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Mediterranean-style diet and cancer

a salad of lentils, chicken, and vegetables

In 1948 5,209 men and women who lived in Framingham, Massachusetts were recruited to participate in a prospective study designed to help identify the risk factors for heart disease. This became known as the Framingham Heart Study, which continues to the present.

In addition to the original participants, an Offspring Cohort (children of the original participants) was established in 1971 that included an additional 5,124 people. As with the original study, the participants in the Offspring Cohort visited the lab for a detailed physical examination and lab tests every two years, while also supplying demographic and health history information. Starting in 1991, the participants also responded to dietary questionnaires every four years.

The research that comes out of the Framingham Heart Study and its additional cohorts isn't limited to heart disease, however. Recently a team of researchers at Boston University and Tufts University sought to identify any links between diet and cancer (Nutrients 2021, 13, 4064).

Using the dietary questionnaires, the authors utilized a variation of the Mediterranean Diet Score that included 13 food groups: whole grains, fruit, vegetables, dairy, wine, fish, poultry, olives/legumes/nuts, potatoes, egg, sweets, meat, and olive oil. Except for olive oil, scores were assigned on a scale of 0-10 representing a percentage of the recommended amount - so if a participant consumed 70% of the recommended amount of vegetables, they received a score of 7 for that food group. The total of the scores for all 13 groups was then standardized to a scale of 0-100 and each food was weighted according to its percentage of the individual's total caloric intake. The maximum possible score was then 100 (where the usual Mediterranean Diet Score ranges from 0-9).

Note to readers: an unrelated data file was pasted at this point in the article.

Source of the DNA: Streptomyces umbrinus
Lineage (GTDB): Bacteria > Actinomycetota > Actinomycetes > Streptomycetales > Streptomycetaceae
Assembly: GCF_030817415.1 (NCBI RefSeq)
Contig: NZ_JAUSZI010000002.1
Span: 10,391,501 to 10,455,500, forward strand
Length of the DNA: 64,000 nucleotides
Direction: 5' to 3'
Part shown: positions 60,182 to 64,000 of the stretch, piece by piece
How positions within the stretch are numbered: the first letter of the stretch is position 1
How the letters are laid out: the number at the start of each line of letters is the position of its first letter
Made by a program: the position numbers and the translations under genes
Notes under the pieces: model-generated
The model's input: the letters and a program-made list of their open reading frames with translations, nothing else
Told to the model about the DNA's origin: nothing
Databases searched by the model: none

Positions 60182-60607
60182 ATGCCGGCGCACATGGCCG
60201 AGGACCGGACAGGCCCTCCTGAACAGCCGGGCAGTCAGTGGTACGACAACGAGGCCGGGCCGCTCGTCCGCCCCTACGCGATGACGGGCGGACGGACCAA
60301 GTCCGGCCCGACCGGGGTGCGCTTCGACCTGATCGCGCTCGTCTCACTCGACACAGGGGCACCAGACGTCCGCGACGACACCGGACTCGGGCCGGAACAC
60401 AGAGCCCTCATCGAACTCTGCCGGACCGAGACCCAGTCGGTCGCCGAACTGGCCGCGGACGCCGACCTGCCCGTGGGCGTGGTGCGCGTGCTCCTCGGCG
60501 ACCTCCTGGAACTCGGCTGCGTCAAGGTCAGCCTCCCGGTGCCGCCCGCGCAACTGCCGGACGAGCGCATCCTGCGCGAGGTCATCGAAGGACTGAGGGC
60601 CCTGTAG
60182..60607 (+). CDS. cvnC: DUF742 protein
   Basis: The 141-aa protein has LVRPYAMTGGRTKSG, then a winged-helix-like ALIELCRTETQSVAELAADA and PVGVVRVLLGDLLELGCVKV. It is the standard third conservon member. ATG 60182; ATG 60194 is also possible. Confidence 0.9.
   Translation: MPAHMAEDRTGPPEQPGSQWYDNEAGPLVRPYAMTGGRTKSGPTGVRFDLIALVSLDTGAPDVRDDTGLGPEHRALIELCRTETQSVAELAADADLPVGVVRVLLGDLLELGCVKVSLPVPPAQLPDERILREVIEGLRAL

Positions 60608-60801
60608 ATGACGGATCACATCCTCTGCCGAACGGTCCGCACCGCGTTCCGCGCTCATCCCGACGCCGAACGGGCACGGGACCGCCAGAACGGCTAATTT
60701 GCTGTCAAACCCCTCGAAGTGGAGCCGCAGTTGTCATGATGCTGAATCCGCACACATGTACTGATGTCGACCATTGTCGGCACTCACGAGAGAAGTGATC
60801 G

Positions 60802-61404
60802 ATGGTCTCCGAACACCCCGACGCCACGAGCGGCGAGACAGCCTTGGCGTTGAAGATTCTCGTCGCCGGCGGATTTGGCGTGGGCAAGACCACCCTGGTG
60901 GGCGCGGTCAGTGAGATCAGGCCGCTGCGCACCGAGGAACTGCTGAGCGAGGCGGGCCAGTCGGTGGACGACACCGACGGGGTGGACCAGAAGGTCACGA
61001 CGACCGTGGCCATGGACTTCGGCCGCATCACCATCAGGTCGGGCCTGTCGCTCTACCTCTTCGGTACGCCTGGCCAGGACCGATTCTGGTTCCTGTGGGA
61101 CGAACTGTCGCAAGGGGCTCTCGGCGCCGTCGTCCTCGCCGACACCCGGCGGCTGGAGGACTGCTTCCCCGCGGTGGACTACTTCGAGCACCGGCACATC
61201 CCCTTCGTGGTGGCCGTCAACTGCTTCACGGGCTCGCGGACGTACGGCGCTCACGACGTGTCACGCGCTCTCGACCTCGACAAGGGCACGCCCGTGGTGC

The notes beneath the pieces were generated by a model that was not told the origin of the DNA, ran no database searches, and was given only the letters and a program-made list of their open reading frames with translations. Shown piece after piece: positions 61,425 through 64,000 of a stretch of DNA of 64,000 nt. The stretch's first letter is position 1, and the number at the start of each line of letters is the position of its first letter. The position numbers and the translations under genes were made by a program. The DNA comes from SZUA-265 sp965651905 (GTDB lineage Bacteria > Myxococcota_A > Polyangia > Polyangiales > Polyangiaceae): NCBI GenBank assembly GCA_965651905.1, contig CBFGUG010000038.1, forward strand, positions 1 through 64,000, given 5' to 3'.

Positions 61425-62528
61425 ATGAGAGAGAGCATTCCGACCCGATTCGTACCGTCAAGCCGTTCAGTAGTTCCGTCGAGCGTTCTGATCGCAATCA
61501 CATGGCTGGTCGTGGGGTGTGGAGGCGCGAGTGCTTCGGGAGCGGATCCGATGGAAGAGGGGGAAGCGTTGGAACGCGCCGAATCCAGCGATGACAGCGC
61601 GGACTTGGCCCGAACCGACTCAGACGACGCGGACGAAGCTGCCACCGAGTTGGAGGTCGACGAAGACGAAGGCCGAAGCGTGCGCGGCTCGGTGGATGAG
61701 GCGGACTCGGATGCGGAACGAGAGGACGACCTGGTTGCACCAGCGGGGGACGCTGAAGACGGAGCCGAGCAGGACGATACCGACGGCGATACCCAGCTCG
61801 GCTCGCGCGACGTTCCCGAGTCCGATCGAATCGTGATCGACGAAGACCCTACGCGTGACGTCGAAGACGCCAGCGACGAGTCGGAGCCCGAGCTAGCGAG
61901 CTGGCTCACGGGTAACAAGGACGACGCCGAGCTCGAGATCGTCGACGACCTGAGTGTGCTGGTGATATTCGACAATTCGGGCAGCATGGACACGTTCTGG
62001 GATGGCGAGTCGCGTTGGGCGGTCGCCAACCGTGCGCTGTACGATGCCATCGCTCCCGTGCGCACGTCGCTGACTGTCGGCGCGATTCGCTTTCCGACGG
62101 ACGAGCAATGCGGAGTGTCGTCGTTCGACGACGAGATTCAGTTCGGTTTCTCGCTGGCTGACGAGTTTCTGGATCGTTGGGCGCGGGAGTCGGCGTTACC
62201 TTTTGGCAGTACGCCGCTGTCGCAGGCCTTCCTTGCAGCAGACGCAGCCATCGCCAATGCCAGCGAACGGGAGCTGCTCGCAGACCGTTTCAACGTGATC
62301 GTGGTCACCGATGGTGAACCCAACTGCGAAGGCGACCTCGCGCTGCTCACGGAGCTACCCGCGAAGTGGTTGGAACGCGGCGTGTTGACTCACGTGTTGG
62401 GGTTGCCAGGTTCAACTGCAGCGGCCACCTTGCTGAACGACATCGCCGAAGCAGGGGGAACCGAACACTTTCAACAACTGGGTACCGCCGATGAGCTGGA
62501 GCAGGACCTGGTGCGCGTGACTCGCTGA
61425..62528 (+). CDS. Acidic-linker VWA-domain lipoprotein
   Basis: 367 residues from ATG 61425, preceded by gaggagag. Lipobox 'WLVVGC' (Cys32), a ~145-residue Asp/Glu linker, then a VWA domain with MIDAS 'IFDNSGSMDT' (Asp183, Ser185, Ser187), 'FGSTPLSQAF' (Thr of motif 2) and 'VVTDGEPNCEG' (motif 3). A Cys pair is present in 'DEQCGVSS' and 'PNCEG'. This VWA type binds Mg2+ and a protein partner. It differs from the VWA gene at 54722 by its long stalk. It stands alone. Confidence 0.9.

As of 2013, 611 participants in the Offspring Cohort had been diagnosed with cancer (excluding non-melanoma skin cancer).

Interestingly, the highest modified Mediterranean Diet Score in this cohort was just 50.9. Thus the researchers grouped the participants into three increasing levels of adherence: Low (4.0 - 19.0), Moderate (19.1 - 25.0), and High (25.1 - 50.9).

After comparing the dietary scores of those who developed cancer (611) with those who did not (2966 after exclusions), the authors found that compared to those with Low scores, those with Moderate and High Mediterranean Diet scores were about 15% less likely to develop cancer - an amount the authors note is not statistically significant.

That said, when the researchers grouped the participants by sex (male vs. female) they found that for women, those with a Moderate score were 29% less likely to develop cancer than those with a Low score. A High score didn't provide much additional benefit, with a 26% reduction in risk. On the other hand, men in the Moderate and High score groups were just 5% and 9% less likely to develop cancer, respectively.

What this means for you

As always, a prospective study, even the Framingham Heart Study, "considered the crown jewel of epidemiology", can only show association and not causation. This is yet another small piece of evidence supporting a Mediterranean-style diet - not only for heart health, but also to help prevent cancer.

First posted: December 1, 2021